“When Abram was ninety-nine years old, the Lord appeared to him and said, ‘I am God Almighty; walk before Me faithfully and be blameless. Then I will make My covenant between Me and you and will greatly increase your numbers.’” —Genesis 17:1-2
In Genesis 17, we see Abraham interact with God in a way that was unlike anything he had experienced before. God spoke to Abraham many times the days chronicled in Genesis, but God revealed Himself to Abraham in a whole new way here.
At this moment Abraham is distraught, confused, and questioning God’s promise. He’s saying, “I thought I would have a son by now, I thought I’d be in a new land by now. You promised me these things 25 years ago! Now what?”
When life isn’t turning out the way you expected—when you can’t see the promises of God, you have to get in God’s presence. That’s exactly what Abraham did in this scene and when he did, God didn’t only speak to him, but for the first time, God spoke with Abraham.
In order to be in the right mindset to believe the promise, Abraham needed to be face-down in complete surrender before God. He was done. He had tried to gain what God had promised in his own way, leaving his land and family to seek what God told him he would become.
“God said to him, ‘As for Me, this is My covenant with you: You will be the father of many nations. No longer will you be called Abram; your name will be Abraham, for I have made you a father of many nations.” —Genesis 17:3-5
Maybe the way we come before God needs to change. We need to be able to surrender to God and say, “Not my will, but Yours be done.” —Luke 22:42
The proper posture for Abraham was facedown on the ground. It’s not about what God can do for us, it’s about who God is as our Father. That is why we seek His face. Abraham wasn’t calling for a miracle, he was calling for God’s presence.
In order for us to experience God in this way—to know the fullness of joy in his presence—we need to get in His Word and be in prayer with Him. It was a hard Christmas Eve this year when the doctor sat down with me and my wife and told her, “It’s not good news…You have MS.” It felt like a scene right out of a movie. Why was this happening to us? We have a fruitful ministry, we have souls to save for Jesus, we have four kids…What does this mean?
More than ever, I need to seek the presence of God.
Abram was told that he had a new identity. He was no longer Abram, “Exalted Father,” he was now to be known as Abraham, “Father of Many Nations.” God was saying, “There’s a new you that you haven’t met yet.” Everywhere Abraham went people would proclaim the promise of God over Abraham just by speaking his name!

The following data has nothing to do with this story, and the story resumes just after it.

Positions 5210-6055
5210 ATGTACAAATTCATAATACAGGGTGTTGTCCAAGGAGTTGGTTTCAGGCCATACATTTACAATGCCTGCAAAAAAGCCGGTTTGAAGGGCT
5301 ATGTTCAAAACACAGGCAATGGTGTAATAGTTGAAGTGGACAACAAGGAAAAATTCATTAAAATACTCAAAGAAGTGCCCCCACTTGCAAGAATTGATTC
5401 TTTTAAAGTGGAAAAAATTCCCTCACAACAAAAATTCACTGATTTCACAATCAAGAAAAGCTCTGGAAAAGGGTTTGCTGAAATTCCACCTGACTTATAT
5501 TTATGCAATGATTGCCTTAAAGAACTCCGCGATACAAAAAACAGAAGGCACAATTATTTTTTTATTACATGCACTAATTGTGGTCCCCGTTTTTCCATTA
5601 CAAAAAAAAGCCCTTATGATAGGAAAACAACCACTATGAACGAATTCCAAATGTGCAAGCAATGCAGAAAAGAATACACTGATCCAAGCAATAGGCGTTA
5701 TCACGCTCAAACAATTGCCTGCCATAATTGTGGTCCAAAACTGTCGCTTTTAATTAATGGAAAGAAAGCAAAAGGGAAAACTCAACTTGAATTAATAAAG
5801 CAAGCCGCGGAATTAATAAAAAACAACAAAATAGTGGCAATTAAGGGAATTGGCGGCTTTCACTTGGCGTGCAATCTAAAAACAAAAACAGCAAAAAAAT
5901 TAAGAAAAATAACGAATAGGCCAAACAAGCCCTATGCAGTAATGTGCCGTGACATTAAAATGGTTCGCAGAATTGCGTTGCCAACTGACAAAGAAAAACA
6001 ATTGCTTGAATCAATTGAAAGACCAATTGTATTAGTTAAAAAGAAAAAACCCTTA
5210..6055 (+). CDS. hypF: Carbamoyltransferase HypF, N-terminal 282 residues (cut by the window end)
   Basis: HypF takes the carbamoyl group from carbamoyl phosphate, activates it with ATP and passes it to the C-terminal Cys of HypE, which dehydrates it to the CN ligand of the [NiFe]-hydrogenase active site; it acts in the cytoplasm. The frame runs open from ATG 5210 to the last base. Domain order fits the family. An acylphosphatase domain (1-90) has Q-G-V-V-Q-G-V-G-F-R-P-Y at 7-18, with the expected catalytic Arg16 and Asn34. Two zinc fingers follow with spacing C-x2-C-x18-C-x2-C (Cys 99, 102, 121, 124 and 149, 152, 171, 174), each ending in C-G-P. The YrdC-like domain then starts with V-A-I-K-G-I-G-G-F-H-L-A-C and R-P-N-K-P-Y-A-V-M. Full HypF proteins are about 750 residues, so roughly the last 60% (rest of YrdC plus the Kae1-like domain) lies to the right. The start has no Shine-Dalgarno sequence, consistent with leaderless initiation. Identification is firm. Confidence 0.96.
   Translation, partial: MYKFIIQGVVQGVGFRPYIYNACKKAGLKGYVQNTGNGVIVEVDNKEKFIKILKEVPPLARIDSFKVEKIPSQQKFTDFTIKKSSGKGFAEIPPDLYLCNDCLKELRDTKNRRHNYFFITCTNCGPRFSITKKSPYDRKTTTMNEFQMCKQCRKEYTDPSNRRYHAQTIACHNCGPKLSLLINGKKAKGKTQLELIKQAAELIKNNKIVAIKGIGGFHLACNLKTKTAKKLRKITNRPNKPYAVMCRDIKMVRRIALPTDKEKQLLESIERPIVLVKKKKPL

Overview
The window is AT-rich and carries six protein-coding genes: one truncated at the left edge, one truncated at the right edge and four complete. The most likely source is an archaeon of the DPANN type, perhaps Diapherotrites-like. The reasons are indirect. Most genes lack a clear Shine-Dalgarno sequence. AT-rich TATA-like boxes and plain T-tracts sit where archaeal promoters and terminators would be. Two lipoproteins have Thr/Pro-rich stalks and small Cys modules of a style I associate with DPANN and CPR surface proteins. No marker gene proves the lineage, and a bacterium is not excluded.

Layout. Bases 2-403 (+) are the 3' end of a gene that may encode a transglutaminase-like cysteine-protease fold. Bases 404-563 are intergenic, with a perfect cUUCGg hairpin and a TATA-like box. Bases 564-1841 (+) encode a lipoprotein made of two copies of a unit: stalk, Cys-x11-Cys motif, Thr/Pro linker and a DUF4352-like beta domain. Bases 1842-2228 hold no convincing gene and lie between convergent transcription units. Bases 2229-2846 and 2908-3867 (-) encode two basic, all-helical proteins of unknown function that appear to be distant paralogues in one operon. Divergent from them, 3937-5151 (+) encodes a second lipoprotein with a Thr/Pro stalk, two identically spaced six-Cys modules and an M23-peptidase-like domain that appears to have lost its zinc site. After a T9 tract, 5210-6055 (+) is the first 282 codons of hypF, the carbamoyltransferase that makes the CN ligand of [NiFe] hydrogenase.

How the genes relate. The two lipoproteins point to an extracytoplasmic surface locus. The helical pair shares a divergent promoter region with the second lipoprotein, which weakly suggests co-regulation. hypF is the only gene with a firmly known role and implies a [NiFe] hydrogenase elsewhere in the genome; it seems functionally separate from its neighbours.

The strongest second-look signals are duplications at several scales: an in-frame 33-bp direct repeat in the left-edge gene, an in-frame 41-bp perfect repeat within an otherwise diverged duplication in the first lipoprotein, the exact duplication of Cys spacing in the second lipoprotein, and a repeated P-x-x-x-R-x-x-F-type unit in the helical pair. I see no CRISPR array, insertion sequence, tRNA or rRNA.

You have to embrace the new you. God was telling Abraham that his life isn’t about him, instead his life was about other people. He breathed new life into Abraham when he added the “ha” to his name. But Abraham’s faith still needed to be constantly built up.
Faith comes from hearing. We are called to hear and believe God’s Word. Therefore, you need to spend more time speaking His promises to yourself and less time listening to your own words.
“The tongue has the power of life and death.” —Proverbs 18:21
Not every thought that comes into our mind is from God. Not every thought that we have is one that we should embrace. If a thought comes that is contrary to the Word, you speak the Word. Faith is activated by speaking the Word. What are you speaking? What are you listening to?
“We demolish arguments and every pretension that sets itself up against the knowledge of God, and we take captive every thought to make it obedient to Christ.” —2 Corinthians 10:5
My wife’s diagnosis doesn’t change her identity. She is still a daughter of the King, wonderfully and fearfully made—God doesn’t make mistakes! When we hear God’s Word, we build our faith and trust in Him, knowing that He has the power to change our lives. Faith itself is optimistic; faith itself has hope intertwined with it. If you are going through a drought, the remedy is the Word of God.
“Now faith is confidence in what we hope for and assurance about what we do not see.” —Hebrews 11:1
We have no reason to lack faith; we’ve been given a greater promise than Abraham’s!
So what now?
—LaMorris Crawford, Chaplain of the Cincinnati Bengals
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